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    ABSTRACT: Detecting supernova $\nu_e$ is essential for testing supernova and neutrino physics, but the yields are small and the backgrounds from other channels large, e.g., $\sim 10^2$ and $\sim 10^4$ events, respectively, in Super-Kamiokande. We develop a new way to isolate supernova $\nu_e$, using gadolinium-loaded water Cherenkov detectors. The forward-peaked nature of $\nu_e + e^- \rightarrow \nu_e + e^-$ allows an angular cut that contains the majority of events. Even in a narrow cone, near-isotropic inverse beta events, $\bar{\nu}_e + p \rightarrow e^+ + n$, are a large background. With neutron detection by radiative capture on gadolinium, the background events can be individually identified with high efficiency. The remaining backgrounds are smaller and can be measured separately, so they can be statistically subtracted. Super-Kamiokande with gadolinium could measure the total and average energy of supernova $\nu_e$ with $\sim$ $20\%$ precision or better each ($90\%$ C.L.). Hyper-Kamiokande with gadolinium could improve this by a factor of $\sim$ 5. This precision will allow powerful tests of supernova neutrino emission, neutrino mixing, and exotic physics. Unless very large liquid argon or liquid scintillator detectors are built, this is the only way to guarantee precise measurements of supernova $\nu_e$.
    Physical Review D 11/2013; 89(6). DOI:10.1103/PhysRevD.89.063007 · 4.86 Impact Factor
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    ABSTRACT: We analyze a $\Delta$ V~9 magnitude flare on the newly identified M8 dwarf SDSS J022116.84+194020.4 (hereafter SDSSJ0221) detected as part of the All-Sky Automated Survey for Supernovae (ASAS-SN). This is the first photometric detection of a dramatic flare on an ultracool dwarf near enough to the Sun (d~76 pc) for follow-up spectroscopy. Using infrared and optical spectra, we confirm that SDSSJ0221 is an M8 dwarf with strong quiescent H$\alpha$ emission. Based on kinematics and the absence of features consistent with low-gravity (young) ultracool dwarfs, we place a lower limit of 200 Myr on the age of SDSSJ0221. When modeled with a simple, classical flare light-curve, this flare is consistent with a total U-band flare energy $E_U\sim10^{31}$ erg, confirming that dramatic flares are not limited to warmer, more massive stars. Scaled to include a rough estimate of the emission line contribution to the V band, we estimate a blackbody filling factor of 10% to 34% during the flare peak and 0.5% to 1.6% during the flare decay phase. These filling factors correspond to flare areas that are an order of magnitude larger than those measured for most mid-M dwarf flares.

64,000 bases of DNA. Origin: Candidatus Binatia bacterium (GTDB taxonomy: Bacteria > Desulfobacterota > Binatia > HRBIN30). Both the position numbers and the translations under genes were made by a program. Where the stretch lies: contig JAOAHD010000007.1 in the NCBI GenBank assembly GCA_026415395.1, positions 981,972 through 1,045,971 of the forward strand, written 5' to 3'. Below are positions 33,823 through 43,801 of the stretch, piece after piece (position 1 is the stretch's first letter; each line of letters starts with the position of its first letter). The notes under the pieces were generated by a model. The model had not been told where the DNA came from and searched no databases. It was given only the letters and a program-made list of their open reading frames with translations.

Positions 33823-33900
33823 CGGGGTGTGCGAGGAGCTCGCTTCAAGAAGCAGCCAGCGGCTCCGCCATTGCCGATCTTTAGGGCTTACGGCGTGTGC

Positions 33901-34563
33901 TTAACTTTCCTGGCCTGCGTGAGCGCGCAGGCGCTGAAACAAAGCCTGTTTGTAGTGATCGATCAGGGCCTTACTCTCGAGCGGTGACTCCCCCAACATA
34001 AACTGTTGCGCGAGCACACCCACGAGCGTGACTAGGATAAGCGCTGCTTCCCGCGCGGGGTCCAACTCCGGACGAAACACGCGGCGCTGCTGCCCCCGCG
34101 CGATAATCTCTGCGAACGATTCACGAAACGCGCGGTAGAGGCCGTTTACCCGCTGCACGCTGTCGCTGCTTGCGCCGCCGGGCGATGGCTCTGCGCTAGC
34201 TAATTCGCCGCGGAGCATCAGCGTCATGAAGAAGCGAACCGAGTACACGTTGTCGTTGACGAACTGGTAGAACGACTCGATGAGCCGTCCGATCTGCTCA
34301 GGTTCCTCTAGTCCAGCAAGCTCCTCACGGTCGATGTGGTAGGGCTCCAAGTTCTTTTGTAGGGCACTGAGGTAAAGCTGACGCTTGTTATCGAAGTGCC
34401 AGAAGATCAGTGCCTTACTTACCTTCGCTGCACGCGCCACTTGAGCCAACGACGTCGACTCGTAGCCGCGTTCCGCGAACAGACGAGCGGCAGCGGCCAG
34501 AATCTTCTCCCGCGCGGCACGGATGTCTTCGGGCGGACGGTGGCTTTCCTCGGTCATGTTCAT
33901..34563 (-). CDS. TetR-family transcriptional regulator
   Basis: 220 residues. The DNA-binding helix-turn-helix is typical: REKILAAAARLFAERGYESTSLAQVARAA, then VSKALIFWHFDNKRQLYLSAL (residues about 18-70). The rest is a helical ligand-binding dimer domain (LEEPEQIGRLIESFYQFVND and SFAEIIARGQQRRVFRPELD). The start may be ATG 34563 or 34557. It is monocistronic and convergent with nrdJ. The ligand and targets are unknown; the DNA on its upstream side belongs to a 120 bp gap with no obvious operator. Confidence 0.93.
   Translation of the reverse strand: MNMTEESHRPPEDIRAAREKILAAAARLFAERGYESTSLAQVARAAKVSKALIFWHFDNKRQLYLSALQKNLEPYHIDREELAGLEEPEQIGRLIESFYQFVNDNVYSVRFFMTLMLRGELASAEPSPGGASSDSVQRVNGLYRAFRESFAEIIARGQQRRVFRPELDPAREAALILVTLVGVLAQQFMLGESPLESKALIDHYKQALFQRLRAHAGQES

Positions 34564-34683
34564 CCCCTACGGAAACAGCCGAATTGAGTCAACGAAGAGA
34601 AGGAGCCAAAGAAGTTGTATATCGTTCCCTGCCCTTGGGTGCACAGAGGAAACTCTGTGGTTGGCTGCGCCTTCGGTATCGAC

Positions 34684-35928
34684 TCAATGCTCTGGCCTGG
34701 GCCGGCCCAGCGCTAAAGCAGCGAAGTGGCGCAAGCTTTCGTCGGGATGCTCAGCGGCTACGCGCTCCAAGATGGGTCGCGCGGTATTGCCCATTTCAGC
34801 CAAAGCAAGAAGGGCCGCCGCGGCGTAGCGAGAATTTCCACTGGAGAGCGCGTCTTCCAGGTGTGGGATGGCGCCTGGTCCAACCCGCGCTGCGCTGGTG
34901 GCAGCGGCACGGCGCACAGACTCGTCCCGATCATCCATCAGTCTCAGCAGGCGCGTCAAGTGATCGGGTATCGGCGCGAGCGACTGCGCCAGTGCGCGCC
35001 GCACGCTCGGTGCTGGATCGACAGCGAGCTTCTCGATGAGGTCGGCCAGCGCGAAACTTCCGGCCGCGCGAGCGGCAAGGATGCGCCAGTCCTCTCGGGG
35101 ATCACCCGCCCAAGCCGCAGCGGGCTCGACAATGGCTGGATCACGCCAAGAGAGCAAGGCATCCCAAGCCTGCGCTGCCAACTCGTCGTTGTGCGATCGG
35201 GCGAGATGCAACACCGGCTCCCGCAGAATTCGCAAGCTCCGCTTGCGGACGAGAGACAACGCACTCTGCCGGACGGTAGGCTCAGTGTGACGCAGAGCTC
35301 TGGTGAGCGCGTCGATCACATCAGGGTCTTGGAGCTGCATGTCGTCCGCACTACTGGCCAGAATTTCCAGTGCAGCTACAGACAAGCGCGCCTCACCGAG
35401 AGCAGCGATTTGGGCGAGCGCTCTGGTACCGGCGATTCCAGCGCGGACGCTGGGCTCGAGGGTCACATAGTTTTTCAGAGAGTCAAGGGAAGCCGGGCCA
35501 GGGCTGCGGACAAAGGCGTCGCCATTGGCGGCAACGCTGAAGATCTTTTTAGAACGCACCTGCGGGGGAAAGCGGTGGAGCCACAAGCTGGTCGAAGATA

Publication Stats

6k Citations
567.04 Total Impact Points

Institutions

  • 2004–2014
    • The Ohio State University
      • • Department of Physics
      • • Center for Cosmology and Astoparticle Physics
      • • Department of Astronomy
      Columbus, Ohio, United States
  • 2012
    • The University of Arizona
      • Department of Physics
      Tucson, Arizona, United States
  • 2006
    • University of California, Berkeley
      Berkeley, California, United States
  • 2001–2004
    • Fermi National Accelerator Laboratory (Fermilab)
      • Theoretical Physics Department
      Batavia, Illinois, United States
  • 2002
    • University of Chicago
      • Department of Astronomy and Astrophysics
      Chicago, Illinois, United States
  • 1998–2000
    • California Institute of Technology
      • Department of Physics
      Pasadena, California, United States
  • 1996–1998
    • University of Wisconsin, Madison
      • Department of Physics
      Mississippi, United States